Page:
Farm Bill Advances
By: David Rogers
September 26, 2013 07:17 PM EDT
House Republicans took the first steps late Thursday toward a formal Farm
Bill conference with the Senate, as the Rules Committee cleared the way
the way for a floor vote Friday that would marry up the separate titles
approved in July and then last week.
The provisions are part of a larger “martial law” rule approved 9-3 by
the Rules panel and empowering the GOP leadership to move quickly over
the weekend on debt and funding bills prior to the fiscal year ending
In this context, the farm language can seem a bit player in the furor
over a threatened government shutdown and potential default. But it is a
critical first step that Agriculture Committee Chairman Frank Lucas
(R-Okla.) has been waiting for anxiously.
The goal is to restore a more comprehensive package including commodity,
conservation, crop insurance and nutrition titles as one. This will then
be sent to the Senate as a single amendment and sets the stage for the
leadership to appoint conferees.
The action makes good on promises by Speaker John Boehner (R-Ohio) to
move quickly once Majority Leader Eric Cantor (R-Va.) had passed his food
stamp cuts and new nutrition title last week. “The sooner the better,”
Boehner said then. “As soon as we can.”
But it has taken a torturously long time to reach this stage. And over
the summer, ASAP promises from the GOP leadership often translated to
“poor saps” for farm state lawmakers impatient to get on with the process.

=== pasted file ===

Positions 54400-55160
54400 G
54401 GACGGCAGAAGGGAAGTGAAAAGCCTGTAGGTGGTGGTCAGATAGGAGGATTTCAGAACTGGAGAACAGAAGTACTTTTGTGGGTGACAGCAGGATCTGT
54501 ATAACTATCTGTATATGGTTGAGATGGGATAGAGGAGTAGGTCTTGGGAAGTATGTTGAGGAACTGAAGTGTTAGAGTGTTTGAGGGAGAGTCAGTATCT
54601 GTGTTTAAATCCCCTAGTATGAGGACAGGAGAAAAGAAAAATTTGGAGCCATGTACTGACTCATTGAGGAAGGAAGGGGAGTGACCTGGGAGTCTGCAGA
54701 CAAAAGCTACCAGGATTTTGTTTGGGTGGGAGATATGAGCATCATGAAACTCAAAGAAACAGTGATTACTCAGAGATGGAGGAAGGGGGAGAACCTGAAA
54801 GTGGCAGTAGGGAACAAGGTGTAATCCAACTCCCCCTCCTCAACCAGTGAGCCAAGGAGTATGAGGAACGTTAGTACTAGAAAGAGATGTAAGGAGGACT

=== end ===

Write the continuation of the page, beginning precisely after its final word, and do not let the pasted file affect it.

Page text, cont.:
Even now Boehner has chosen such a convoluted approach that some fear it
will take several weeks more before a farm bill conference can be up and
There’s no chance of beginning before the current farm law ‹ a one-year
extension of the five-year program that already expired in 2012 ‹ runs
out Monday. And while the Senate has already appointed its conferees, it
must repeat that process now ‹ exposing Senate Agriculture Committee
Chairwoman Debbie Stabenow (D-Mich.) to more delays.
So-called “preconference” talks among House and Senate staff are underway
on some titles of the bill such as conservation, rural development and
research. But the differences are so great on the pivotal commodity and
nutrition sections that it will take getting the members together in one
room to hammer out a real framework.
Impatient with the pace, Lucas is reaching out to Stabenow. But given the
repeated House holdups, the Oklahoma Republican has had to battle a level
of skepticism in the Senate over where the House is going on a farm bill.
“Nothing will happen until we get in conference,” said Minnesota Rep,
Collin Peterson‹ the ranking Democrat on the House Agriculture committee
and the panel’s chairman when the last farm bill was enacted in 2008. “I
don’t know if we can get anywhere until that is done.”
The frustration was reflected in a floor speech Thursday by Peterson’s
younger colleague, Rep. Tim Walz (D-Minn.), also a member of the
“The one thing I hear from my constituents when I talk to them out in
southern Minnesota is, ŒIs it so much to ask you folks just to do your
job?’” Walz said. “ As the drama swirls and the brinkmanship goes, and
it’s déjà vu all over again, certain things shouldn’t be that difficult.
“They’ve asked us to pass a Farm Bill. Four months ago, the Senate did
it. Four months ago, the House Ag Committee did it. That wasn’t good
enough. We came to this floor, we created drama, we tried to make being
hungry a sin ¬ and now you’ve got a monstrosity.
“Well you know what? The constitution makes it very clear: bring the two
together, conference the bill, and pass something that’s good for America.
“I get it. You don’t like the Senate bill. I get it. Senate doesn’t like
this bill. But you know what? Let’s get together and get something we
both equally dislike but at least it serves the people and moves